Drinking too much can be harmful to your health. Excessive alcohol use includes binge drinking, which is defined as five or more drinks on an occasion for men, and four or more drinks on an occasion for women. Other forms of excessive alcohol use include heavy drinking (15 or more drinks a week for men, eight or more drinks a week for women), and any drinking by anyone pregnant or younger than 21 years. Excessive alcohol use leads to more than 95,000 deaths each year in the United States. Excessive alcohol use increases the risk for violence, injuries, and motor vehicle crashes. It can also increase the risk of long-term health issues such as liver disease, cancer, heart disease, stroke, high blood pressure, and birth defects.
- Drinking alcohol:
- If you choose to drink, do so in moderation. The 2015 -2020 Dietary Guidelines for Americans defines moderate drinking as up to one drink per day for women and up to two drinks per day for men. The Dietary Guidelines do not recommend anyone start drinking for any reason.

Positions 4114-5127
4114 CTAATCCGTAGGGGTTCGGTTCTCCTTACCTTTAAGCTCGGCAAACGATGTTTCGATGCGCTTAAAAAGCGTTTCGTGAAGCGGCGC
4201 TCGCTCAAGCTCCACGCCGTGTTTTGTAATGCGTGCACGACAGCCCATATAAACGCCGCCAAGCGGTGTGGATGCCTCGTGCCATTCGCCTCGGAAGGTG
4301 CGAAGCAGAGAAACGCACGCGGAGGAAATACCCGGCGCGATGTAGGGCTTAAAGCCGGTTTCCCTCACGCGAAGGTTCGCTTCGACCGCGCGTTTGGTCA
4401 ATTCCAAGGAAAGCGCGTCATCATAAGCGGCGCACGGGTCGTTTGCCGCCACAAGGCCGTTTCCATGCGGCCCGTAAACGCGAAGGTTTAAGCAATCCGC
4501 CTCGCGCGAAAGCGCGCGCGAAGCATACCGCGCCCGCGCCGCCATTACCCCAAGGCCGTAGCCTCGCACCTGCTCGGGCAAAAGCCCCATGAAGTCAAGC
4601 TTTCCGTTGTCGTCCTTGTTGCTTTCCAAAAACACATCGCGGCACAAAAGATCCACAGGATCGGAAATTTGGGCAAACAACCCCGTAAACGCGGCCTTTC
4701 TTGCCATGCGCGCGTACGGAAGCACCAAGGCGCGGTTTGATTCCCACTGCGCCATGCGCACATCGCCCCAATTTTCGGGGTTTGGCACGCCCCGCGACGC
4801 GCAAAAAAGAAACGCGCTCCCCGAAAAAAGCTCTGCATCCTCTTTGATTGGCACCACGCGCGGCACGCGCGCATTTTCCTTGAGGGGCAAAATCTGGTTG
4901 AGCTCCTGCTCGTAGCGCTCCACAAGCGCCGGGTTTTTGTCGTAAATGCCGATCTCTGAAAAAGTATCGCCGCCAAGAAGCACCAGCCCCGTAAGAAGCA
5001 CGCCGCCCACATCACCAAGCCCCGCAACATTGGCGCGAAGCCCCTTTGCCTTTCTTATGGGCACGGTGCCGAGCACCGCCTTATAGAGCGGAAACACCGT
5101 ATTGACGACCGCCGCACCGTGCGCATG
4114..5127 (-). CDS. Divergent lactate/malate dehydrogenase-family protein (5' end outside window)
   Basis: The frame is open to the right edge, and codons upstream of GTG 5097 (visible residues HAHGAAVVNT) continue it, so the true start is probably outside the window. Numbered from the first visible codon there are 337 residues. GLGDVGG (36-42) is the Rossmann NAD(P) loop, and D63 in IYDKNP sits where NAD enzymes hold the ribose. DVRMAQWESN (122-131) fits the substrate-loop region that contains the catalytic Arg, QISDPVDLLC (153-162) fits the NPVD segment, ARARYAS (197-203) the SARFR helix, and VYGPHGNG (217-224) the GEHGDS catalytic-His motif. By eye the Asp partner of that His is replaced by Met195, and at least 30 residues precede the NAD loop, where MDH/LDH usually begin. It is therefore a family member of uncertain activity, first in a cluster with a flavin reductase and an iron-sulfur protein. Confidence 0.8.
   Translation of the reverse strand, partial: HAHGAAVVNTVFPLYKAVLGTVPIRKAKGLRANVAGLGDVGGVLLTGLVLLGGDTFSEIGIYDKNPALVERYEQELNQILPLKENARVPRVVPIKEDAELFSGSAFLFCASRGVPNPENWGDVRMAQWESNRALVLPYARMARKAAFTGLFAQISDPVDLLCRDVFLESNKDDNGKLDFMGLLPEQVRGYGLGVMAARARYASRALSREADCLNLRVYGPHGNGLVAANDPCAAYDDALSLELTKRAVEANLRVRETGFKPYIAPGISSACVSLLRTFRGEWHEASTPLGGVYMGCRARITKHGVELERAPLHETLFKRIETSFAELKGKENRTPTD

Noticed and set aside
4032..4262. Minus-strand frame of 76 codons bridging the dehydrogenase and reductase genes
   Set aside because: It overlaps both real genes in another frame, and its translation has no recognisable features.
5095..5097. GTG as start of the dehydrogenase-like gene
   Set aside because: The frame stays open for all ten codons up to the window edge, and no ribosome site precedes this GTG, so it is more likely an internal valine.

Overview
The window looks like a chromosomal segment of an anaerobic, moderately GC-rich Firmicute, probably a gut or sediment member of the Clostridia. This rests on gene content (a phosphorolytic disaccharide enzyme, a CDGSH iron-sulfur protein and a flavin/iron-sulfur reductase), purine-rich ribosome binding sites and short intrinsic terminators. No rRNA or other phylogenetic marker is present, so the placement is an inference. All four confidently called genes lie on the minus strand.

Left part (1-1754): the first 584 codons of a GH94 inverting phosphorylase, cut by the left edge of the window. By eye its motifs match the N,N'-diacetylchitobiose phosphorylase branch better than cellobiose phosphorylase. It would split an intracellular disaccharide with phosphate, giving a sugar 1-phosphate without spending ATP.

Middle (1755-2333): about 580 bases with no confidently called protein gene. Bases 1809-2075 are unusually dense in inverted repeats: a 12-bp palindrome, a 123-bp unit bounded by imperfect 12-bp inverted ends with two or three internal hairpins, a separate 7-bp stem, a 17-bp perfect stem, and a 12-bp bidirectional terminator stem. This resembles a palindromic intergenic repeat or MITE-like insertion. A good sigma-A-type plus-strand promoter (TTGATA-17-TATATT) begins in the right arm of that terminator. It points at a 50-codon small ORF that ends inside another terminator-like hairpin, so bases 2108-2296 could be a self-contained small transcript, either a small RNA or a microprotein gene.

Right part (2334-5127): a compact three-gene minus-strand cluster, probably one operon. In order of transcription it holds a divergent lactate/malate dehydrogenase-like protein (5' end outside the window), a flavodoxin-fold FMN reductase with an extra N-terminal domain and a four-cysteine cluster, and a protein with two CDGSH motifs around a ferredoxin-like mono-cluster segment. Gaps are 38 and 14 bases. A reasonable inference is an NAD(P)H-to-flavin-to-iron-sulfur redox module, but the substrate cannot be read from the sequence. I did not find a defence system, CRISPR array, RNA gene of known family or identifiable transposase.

- There are some people who should not drink any alcohol, including those who are:
- Younger than age 21.
- Pregnant or may be pregnant.
- Driving, planning to drive, or participating in other activities requiring skill, coordination, and alertness.
- Taking certain over-the-counter or prescription medications.
- Experiencing certain medical conditions.
- Recovering from alcoholism or are unable to control the amount they drink.
- Make sure you can practice recommended social distancing if you consider visiting bars, nightclubs, and other locations where people gather and drink alcohol.
Drinking alcohol and COVID-19
- Drinking alcohol does not protect you from COVID-19.
- Drinking alcohol weakens your body’s ability to fight infections, increasing the risk of complications and making it harder to get better if you are sick.
- Alcohol use can increase the risk of acute respiratory distress syndrome and pneumonia, which are sometimes associated with COVID-19.